I confess that 40 years ago, when I emigrated from the United States to Canada, I didn’t expect to feel much difference. I thought, “Two nations, largely English-speaking with a lot of shared history—how different could life be?” I was wrong in many ways and during my stay I have learned a lot about assumptions and cultural differences. Canadian music was one of the first and most tangible markers of the fact that I was living “abroad.” I heard many artists on the radio who were completely unknown to me.
That was not an accident. In 1971 the Canadian Radio and Television Commission adopted a rule which required that 25% of radio airplay be dedicated to Canadian music. That figure has now risen to 40%. Since its inception there have been many disagreements about the form of the Canadian content rule. But virtually everyone agrees that it gave a boost to the industry. The increased recognition from airplay allowed bands to make a living touring in Canada. An increasing number of them were able to cross the border into the much larger United States market. Over the years Americans and others have enjoyed music by artists they may not realize are actually Canadian.
Some of these bands include:
In my opinion, two things have shaped the current Canadian music scene. The first is Canada’s immigration policy. At this point close to 30% of Canadians are foreign born, the highest proportion among G8 nations. It is projected that that will grow to close to 50% by 2030. The influence of the various cultures, primarily Caribbean, African, and Asian, are felt throughout the industry, particularly in the genres of hip-hop, electro-pop, and electro-world.
The other major contributor to the growth and development of the industry (currently the sixth largest in the world) relates to a quintessentially Canadian emphasis on community. Bands develop and rise to prominence but they do so as part of a connected whole of musicians who work together on various projects. Even when they move away (often to larger cities), they remain a committed part of the communities they left. This article describes the effect with respect to artists based in Toronto.
The same observation can be made of the city where I live on the east coast of Canada. At one time Halifax was known as the next Seattle. Many of the musicians who started their careers here have chosen to stay, in spite of the size of the market. The membership of groups has been fluid but they are still making great music. The newest formation is TUNS, with members from many of the supergroups of the ’90s. Other artists, like Wintersleep, Buck 65, and d’Eon, have moved to Montreal and Toronto but remain connected to local performers and producers.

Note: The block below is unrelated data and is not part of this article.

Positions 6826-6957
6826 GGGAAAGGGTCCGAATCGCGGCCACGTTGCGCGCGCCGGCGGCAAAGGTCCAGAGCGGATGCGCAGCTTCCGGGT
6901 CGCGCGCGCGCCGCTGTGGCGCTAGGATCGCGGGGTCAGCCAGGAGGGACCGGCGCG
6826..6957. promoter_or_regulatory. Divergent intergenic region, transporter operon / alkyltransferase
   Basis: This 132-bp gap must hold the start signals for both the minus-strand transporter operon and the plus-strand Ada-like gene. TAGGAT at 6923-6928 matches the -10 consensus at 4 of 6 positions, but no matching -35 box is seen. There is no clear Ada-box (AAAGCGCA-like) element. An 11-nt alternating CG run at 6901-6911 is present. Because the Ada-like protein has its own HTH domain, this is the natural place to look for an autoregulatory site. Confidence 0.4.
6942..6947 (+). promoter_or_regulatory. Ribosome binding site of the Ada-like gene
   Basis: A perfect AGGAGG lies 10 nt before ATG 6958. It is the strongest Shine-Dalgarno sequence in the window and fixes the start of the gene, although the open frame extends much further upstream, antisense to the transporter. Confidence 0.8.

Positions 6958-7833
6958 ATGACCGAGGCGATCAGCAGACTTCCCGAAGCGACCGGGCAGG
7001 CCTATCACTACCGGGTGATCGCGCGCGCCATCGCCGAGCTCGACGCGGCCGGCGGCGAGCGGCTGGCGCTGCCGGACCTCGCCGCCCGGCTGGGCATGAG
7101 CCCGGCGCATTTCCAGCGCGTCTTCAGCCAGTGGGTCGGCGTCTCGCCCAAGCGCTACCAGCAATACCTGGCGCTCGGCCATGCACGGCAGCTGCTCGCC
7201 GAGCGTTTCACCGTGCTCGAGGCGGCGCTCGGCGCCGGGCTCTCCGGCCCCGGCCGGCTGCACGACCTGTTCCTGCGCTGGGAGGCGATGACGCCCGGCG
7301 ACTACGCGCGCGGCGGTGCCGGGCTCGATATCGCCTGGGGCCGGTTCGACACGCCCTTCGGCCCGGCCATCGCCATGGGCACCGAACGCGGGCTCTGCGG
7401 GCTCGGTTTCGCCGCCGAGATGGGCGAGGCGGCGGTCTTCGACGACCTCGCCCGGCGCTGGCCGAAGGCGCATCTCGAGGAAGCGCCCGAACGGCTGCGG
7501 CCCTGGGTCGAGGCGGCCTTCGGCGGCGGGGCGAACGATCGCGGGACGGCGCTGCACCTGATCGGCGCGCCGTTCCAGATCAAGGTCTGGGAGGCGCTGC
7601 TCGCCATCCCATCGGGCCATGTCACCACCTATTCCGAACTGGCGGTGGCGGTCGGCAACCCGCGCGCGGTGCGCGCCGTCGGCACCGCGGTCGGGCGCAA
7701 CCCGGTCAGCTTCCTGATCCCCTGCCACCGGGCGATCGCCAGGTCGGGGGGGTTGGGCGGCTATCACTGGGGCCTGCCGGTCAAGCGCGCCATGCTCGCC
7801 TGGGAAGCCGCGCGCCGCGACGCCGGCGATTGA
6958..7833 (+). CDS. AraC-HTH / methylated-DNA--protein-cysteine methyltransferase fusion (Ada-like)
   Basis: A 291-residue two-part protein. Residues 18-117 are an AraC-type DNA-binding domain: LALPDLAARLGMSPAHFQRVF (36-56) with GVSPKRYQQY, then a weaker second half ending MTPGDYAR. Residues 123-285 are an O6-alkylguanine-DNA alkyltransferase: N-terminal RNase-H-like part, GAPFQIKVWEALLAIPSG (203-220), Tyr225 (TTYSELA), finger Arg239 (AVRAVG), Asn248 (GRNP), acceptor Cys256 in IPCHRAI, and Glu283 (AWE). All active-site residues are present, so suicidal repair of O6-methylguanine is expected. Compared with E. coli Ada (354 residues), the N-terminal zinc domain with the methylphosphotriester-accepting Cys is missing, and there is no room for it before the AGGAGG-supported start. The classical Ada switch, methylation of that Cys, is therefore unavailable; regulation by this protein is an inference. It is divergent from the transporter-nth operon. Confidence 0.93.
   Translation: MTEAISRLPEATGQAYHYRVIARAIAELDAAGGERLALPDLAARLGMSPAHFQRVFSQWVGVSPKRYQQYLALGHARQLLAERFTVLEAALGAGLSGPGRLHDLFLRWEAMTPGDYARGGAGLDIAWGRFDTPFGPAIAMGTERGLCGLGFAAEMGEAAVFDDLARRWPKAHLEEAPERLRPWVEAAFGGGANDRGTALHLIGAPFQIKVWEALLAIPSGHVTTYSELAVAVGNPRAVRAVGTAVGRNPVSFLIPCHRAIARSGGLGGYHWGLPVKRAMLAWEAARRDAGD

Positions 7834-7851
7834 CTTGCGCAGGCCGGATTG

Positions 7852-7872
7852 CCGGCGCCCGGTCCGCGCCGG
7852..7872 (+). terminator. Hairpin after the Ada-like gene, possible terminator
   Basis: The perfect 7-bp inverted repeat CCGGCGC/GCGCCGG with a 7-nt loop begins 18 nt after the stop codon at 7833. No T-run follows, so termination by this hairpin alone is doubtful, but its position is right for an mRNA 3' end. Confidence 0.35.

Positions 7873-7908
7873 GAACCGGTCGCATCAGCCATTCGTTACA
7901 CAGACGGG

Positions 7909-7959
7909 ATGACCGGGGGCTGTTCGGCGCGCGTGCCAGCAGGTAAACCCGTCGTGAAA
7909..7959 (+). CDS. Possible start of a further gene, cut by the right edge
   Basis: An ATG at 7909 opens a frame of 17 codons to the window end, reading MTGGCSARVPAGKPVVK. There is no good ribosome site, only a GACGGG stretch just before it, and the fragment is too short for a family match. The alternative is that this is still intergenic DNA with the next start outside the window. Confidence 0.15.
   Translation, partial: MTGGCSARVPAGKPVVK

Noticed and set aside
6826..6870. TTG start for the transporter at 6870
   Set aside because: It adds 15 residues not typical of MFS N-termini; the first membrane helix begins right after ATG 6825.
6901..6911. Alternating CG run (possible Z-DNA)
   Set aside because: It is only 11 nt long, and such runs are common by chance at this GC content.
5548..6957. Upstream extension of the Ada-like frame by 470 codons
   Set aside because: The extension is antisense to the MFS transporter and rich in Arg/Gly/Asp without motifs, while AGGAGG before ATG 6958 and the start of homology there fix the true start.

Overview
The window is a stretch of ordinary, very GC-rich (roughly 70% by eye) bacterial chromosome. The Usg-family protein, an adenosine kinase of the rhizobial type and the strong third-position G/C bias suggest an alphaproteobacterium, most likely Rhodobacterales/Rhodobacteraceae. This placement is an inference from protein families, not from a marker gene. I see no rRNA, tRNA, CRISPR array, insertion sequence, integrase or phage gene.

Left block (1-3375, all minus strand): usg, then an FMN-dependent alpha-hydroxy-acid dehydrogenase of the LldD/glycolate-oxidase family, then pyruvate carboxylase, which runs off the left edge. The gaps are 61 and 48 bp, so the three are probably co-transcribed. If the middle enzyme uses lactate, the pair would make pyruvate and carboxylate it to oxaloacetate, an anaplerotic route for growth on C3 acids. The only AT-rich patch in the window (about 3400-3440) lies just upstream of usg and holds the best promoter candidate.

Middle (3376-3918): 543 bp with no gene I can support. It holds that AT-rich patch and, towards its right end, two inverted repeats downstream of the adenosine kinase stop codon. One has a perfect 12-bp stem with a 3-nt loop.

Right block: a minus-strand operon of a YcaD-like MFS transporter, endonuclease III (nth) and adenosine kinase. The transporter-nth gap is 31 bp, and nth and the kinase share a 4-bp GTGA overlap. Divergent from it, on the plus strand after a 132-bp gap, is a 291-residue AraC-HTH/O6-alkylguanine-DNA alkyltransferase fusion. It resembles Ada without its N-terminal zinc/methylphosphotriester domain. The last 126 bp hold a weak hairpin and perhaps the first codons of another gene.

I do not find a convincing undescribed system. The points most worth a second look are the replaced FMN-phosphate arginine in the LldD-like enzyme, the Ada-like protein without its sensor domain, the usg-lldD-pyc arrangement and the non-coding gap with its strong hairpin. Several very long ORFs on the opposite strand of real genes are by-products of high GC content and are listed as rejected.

If I was to characterize the current Canadian music scene I would describe it as heavy on indie rock and singer-songwriters. There are comparatively fewer straight-ahead rock groups than in the United States. That said, The Sheepdogs were the first unsigned band to appear on the cover of Rolling Stone magazine.
The electronic and dance genres have not yet had as much of an impact as in Europe. But that is changing. Listen to both Grimes and d’Eon for great examples of electronically styled music. Hip-hop is well established in the larger cities. In 2016 Kaytranada won the biggest prize offered in the Canadian music industry for his album 99.9%.
There is a surprising amount of indigenous music available on radio and stages in Canada. Perhaps the best-known artist to audiences around the world is Buffy Sainte-Marie, who is still writing and performing at an exceptional level. More recently Tanya Tagaq and A Tribe Called Red have staked out legitimate spots on critics’ “best-of” lists.
There are many great ways to stay in touch with new music produced by Canadians. Two of the easiest are compilation services such as The Verge on SiriusXM and CBC Radio 3. In addition, CBC Radio 1 and 2 also feature Canadian artists. On Radio 1, Q carries long-form interviews and performances as well as including breaking artists in their playlists. On CBC Radio 2 there are many programs (principally Morning, Shift, and Drive) which feature Canadian music. You might also want to listen to the show called A Propos; it is one of the only English-language sources of information on music made in Quebec.
I also utilize lists of prize nominations as a source of information about the best new recordings. The long list for the Polaris Prize, which is awarded by critics irrespective of sales, is a fantastic window on the best recordings in all genres. Each year I put together a class based on the list. I was first introduced to The Weeknd (before he broke big) and Austra, Japandroids, and Braids when they were nominated for the Polaris. Regional prize awards are also helpful. I consult these regularly—East Coast Music Association and Breakout West. The national awards, called the Junos, tend to reflect sales but they are still worth investigating.
Here are eight Canadian songs that I think all indoor cycling instructors should add to their libraries. They reflect a variety of genres and Canadian regions and would be welcome in almost every class context.